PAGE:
Super Strypi is launching soon, carrying ORS 4 and some cubesats.
The ORS 4 mission is a first flight demonstration of the experimental, low-cost Super Strypi small launch system. The Operationally Responsive Space office is managing development of Super Strypi in partnership with the University of Hawaii, Sandia National Laboratories, the Pacific Missile Range Facility and Aerojet Rocketdyne Corp. The goal is to deliver payloads in the range of 300 kilograms to low Earth orbit. A Super Strypi launch vehicle will deliver the HiakaSat spacecraft and multiple CubeSat payloads into orbit on the ORS 4 mission. Delayed from October 2013, April and October 2014. Delayed from January 2015. Delayed from Oct. 29. [Nov. 2]
It's using sounding rocket tech, but its not going to replace them. Its being built so the DOD can deliver small satellites into orbit on short notice. The goal is to be able to launch a satellite within 24 hours of deciding they want one. Sounding rockets aren't going away anytime soon.
Basically, it's about the size of Falcon 1 with around half the payload capacity.
Interestingly, it uses ammonium nitrate rather than ammonium perchlorate, trading performance for environmental friendliness and elimination of the corrosive mess usually deposited on launch facilities when solid motors are involved.
I haven't heard yet whether it's a metallized propellant (with aluminum or magnesium fuel), or just HTPB/AN with minor additives.
There may be potential for very low launch costs. The first stage is spin-stabilized, and therefore unguided. No moving parts, no avionics. The other two stages are more conventional.
uhh, I'm pretty sure it failed? It was spinning a lot and it started to wobble and then the little 3d representation had it flipping end over end and then the feed cut.
i guess unless it was spin stabilized, something was wrong.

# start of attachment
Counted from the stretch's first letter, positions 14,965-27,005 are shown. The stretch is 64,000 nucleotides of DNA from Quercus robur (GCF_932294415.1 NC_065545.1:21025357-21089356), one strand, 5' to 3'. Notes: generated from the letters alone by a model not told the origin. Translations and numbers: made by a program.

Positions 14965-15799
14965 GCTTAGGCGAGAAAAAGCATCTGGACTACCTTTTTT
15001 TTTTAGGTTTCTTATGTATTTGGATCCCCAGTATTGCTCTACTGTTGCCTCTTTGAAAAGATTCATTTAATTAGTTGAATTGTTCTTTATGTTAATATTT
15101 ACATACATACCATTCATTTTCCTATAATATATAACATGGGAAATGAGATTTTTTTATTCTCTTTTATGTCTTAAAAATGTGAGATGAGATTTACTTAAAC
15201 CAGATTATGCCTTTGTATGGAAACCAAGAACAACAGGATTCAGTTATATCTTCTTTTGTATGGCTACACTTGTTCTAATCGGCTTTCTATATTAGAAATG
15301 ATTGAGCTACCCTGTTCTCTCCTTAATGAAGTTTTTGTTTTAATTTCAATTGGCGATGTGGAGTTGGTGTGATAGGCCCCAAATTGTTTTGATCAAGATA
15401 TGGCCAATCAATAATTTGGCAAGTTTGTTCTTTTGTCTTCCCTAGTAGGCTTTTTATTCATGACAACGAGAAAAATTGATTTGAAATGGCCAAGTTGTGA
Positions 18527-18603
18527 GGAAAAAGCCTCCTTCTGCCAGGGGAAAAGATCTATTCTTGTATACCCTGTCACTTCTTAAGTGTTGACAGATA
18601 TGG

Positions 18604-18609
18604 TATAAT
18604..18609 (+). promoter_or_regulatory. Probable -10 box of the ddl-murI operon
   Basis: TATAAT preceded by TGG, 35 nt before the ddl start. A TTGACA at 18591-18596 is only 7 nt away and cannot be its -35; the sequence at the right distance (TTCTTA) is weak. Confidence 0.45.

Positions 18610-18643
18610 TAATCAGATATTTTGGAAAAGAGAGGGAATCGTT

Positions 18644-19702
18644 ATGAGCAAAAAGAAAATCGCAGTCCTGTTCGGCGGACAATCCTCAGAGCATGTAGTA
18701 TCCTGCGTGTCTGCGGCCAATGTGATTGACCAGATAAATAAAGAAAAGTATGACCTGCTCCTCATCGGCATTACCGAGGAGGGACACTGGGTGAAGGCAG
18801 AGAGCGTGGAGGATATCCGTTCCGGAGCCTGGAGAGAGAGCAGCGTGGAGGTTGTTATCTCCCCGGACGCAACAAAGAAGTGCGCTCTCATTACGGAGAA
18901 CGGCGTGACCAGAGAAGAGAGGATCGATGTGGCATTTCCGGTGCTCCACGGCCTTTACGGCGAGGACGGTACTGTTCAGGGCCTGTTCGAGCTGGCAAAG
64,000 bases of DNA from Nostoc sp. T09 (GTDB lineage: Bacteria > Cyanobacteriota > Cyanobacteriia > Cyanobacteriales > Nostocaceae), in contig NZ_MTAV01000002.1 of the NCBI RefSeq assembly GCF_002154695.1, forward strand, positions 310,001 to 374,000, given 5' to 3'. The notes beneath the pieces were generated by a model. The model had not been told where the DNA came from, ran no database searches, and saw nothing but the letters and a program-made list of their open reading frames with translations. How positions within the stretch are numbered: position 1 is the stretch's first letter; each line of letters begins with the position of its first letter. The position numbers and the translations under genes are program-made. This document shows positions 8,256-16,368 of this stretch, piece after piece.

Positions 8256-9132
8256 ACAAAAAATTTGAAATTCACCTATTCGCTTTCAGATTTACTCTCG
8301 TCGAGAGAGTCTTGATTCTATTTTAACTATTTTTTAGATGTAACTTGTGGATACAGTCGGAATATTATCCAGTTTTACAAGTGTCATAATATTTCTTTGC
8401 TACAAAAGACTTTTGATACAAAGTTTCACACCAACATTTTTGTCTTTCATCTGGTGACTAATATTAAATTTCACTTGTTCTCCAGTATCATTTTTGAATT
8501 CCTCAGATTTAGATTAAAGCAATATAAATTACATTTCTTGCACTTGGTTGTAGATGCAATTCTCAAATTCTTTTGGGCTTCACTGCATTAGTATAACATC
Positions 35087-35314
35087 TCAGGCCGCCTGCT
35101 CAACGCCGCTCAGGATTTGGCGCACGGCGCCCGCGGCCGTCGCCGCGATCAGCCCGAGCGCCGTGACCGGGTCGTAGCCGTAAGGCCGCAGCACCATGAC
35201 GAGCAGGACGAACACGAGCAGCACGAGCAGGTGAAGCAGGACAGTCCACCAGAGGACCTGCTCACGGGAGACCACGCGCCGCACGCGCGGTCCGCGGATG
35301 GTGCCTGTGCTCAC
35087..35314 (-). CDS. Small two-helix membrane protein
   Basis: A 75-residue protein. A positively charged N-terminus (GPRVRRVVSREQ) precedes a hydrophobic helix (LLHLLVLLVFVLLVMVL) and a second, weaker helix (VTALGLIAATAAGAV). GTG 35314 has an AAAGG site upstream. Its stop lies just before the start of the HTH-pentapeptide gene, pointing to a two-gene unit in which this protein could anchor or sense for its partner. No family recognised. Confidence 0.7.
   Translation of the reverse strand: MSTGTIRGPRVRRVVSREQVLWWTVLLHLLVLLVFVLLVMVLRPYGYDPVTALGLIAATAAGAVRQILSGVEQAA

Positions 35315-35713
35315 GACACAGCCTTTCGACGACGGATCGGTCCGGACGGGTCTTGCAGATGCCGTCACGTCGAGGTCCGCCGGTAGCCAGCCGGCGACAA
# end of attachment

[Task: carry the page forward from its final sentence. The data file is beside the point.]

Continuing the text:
It looked like it was spinning about a different point, maybe as the fuel burned it changed the weight distribution and that caused problems. Though you'd think they'd account for that already.
>The Super Strypi launch vehicle has lifted off from the U.S. Navy's Pacific Missile Range Facility in Hawaii on an experimental test flight of a new military lightweight satellite booster. The first moments of the flight appeared to go well, but an animation of the launch vehicle derived from telemetry appeared to show it tumbling shortly after liftoff.
>We are standing by for an update on the status of the launch from mission managers.
Careful. This thing is watching you
first stage burn was supposed to be 75 seconds, and that looked short.
The reason this launch was delayed two years was the high risk of casing burn-through towards the end of flight. I'm betting that's what happened.
A major US government organization like the Air Force or NASA doesn't really do anything like this themselves, it's always contracted out.
This is basically a Sandia (Lockheed Martin) and Aerojet-Rocketdyne vehicle, with customers represented by a university involved on the payloads end, and the Air Force involved on the range operations end.
The big government customer keeps an eye on development, and makes suggestions and gives requirements and evaluates decisions, with the power to cut funding if things are going badly, but doesn't really do the work of designing or building itself.
The list of contractors is getting shorter. With less competition, there are more fuck-ups and less alternatives when you get a fuck-up.
yeah, in theory. Our rocket club did a calculation that the largest Black Brant variant was just a hair too small to go to orbit. Besides just making it bigger, you also have to have much finer control of the trajectory to attain a stable orbit.
Also, Ye Olde Scout rocket basically used sounding rocket tech (all solid stages) but up-sized. It had over a hundred successful orbital missions. Same with Japan's Lambda and Mu series of small launchers.